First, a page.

Lucid living

All the things

I didn’t do

Lay around

With the things I should have


Outside the world drives by

I here the wheels


Over the pavement


But there are dreams yet

So I close my eyes

To rest more


To not be awake


To look at the dreams



Warm in my bed

Sunlight sneaks

Through drawn blinds

Keeping the out from in

In from out



The wheels

Of the lives outside

Roll by


Open eyes

Stare up

White ceiling



Not enough


I have to get up

Take care of it


I’m not in those cars


It’s warm

In bed

Still maybe

Some dreams

I have not sifted through



Their doing something


Light streams

Around the edges

The cracks


What am I

Meant to do


What will

I do


What do I

Have to do


What should I



My friends are dying

My family is dying

I am alive

And so are they



Here I am

Listening for a voice

Looking to

The white specks on the ceiling

To help me understand

What I do not yet know


The first

One moment

We make love


Perfect flesh

Screaming life

Breasts formed to suckle the earth



Taking in

Looking through





Giving in


Many moments later

Maybe lifetimes

Or a segment of a life


I had seen her


Twice before



She cut my hair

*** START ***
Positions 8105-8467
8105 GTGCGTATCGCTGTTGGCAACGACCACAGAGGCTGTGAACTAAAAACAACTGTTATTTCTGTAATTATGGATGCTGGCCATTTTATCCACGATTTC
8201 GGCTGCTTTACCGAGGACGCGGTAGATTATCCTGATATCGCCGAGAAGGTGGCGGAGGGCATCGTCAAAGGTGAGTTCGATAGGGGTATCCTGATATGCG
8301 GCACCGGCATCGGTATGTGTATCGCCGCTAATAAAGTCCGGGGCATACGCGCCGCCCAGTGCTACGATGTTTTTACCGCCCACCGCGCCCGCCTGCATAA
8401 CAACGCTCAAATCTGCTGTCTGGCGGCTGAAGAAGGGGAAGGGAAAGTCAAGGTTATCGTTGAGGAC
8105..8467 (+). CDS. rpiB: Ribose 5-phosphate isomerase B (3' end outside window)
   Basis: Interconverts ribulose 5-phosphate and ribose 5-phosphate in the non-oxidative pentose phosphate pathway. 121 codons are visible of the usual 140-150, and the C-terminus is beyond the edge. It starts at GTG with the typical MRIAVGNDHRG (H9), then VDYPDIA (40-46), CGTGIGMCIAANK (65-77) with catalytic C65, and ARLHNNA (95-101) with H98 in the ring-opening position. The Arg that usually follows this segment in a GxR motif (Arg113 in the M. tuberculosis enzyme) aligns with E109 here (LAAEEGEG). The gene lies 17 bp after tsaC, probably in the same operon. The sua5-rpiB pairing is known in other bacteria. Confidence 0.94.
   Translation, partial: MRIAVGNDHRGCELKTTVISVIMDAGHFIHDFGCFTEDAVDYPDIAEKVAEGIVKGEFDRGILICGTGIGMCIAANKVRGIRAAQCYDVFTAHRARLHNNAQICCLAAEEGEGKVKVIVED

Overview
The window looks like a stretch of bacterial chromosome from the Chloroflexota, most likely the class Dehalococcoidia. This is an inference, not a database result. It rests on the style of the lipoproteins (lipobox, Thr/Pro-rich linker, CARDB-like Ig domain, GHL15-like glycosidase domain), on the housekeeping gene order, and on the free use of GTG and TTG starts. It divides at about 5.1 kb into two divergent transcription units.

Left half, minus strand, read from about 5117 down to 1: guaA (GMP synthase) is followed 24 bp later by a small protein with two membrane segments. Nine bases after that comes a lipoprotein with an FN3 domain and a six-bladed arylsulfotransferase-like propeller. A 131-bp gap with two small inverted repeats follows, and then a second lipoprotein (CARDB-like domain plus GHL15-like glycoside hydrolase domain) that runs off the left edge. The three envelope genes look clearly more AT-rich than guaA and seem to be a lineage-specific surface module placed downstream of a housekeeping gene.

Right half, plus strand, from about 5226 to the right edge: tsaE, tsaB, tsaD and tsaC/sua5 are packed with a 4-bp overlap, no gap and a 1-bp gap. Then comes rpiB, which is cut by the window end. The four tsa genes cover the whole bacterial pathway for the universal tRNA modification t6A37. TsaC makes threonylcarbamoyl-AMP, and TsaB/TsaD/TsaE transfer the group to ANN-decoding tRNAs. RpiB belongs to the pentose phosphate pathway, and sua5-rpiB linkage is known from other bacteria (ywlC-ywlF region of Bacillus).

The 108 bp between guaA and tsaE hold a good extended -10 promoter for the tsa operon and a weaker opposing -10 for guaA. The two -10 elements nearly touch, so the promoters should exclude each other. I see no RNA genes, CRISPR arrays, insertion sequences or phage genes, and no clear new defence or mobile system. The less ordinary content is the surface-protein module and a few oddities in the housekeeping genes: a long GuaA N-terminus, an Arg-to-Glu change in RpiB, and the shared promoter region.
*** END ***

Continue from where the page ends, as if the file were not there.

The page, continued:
Small talk

Beating of

Around bushes

It was nice


The last time

She was leaving

A bar

She gave me a hug

Said she wasn’t doing well


Next moment

Many passed

The one before

I received a phone call

Bearer of bad news

She has lost time



Long before

Pillow talk

Random conversation

She showed the gun

A gift from her father

He had shown her how to use it

For protection


She was a strong girl

Almost like she had armor

Well protected

Her shield and what it protected were beautiful


All armor

Any shield

Whenever there is a need

To protect deeply

There is a proclivity for weakness

The one who made the armor

Knows that weakness best


Armor can be made

Of many heavy things

Armor of the mind


Without question

The most arduous to carry


A shield

Can in time

Turn to armor


To a fortress

Protecting from the outside

And holding one inside

From the out


Before the phone call

I could have sat

As I now sit

Thinking what she might be doing


Washing someone’s hair

Spending time with someone she loves

Random things


When I received the phone call

It had been a long while

Since I had thought of her at all


I guess it happened

A day or so before

It happened

Beyond my realm of realization


She was so beautiful

So god damned attractive

That she couldn’t

Hold her fortress

When the world around her



Life was so attracted to her

It came flooding

Through the gates

Like gravity

Life pressed in


From all sides


A fortress can not be held up

With one hand

From deep within